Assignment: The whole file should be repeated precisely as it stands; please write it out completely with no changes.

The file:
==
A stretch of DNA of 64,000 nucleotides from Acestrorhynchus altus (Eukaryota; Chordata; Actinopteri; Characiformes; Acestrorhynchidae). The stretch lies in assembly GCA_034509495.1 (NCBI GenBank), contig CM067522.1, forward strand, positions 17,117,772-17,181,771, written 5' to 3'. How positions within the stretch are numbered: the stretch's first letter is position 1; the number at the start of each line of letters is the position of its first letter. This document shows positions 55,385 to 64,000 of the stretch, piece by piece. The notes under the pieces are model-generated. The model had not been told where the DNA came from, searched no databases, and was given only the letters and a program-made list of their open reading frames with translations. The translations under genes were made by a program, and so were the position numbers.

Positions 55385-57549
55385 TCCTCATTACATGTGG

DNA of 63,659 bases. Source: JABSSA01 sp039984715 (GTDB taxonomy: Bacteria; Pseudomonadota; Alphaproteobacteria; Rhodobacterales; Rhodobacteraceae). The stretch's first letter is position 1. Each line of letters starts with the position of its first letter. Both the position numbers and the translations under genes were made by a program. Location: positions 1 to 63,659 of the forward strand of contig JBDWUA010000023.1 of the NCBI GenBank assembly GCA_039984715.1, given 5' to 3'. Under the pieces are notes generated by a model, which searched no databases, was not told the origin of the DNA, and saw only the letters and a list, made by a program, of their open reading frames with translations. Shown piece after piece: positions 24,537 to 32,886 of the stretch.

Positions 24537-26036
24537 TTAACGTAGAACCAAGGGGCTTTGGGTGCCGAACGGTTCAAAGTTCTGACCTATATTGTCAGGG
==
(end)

A stretch of DNA of 64,000 nucleotides from Acestrorhynchus altus (Eukaryota; Chordata; Actinopteri; Characiformes; Acestrorhynchidae). The stretch lies in assembly GCA_034509495.1 (NCBI GenBank), contig CM067522.1, forward strand, positions 17,117,772-17,181,771, written 5' to 3'. How positions within the stretch are numbered: the stretch's first letter is position 1; the number at the start of each line of letters is the position of its first letter. This document shows positions 55,385 to 64,000 of the stretch, piece by piece. The notes under the pieces are model-generated. The model had not been told where the DNA came from, searched no databases, and was given only the letters and a program-made list of their open reading frames with translations. The translations under genes were made by a program, and so were the position numbers.

Positions 55385-57549
55385 TCCTCATTACATGTGG

DNA of 63,659 bases. Source: JABSSA01 sp039984715 (GTDB taxonomy: Bacteria; Pseudomonadota; Alphaproteobacteria; Rhodobacterales; Rhodobacteraceae). The stretch's first letter is position 1. Each line of letters starts with the position of its first letter. Both the position numbers and the translations under genes were made by a program. Location: positions 1 to 63,659 of the forward strand of contig JBDWUA010000023.1 of the NCBI GenBank assembly GCA_039984715.1, given 5' to 3'. Under the pieces are notes generated by a model, which searched no databases, was not told the origin of the DNA, and saw only the letters and a list, made by a program, of their open reading frames with translations. Shown piece after piece: positions 24,537 to 32,886 of the stretch.

Positions 24537-26036
24537 TTAACGTAGAACCAAGGGGCTTTGGGTGCCGAACGGTTCAAAGTTCTGACCTATATTGTCAGGG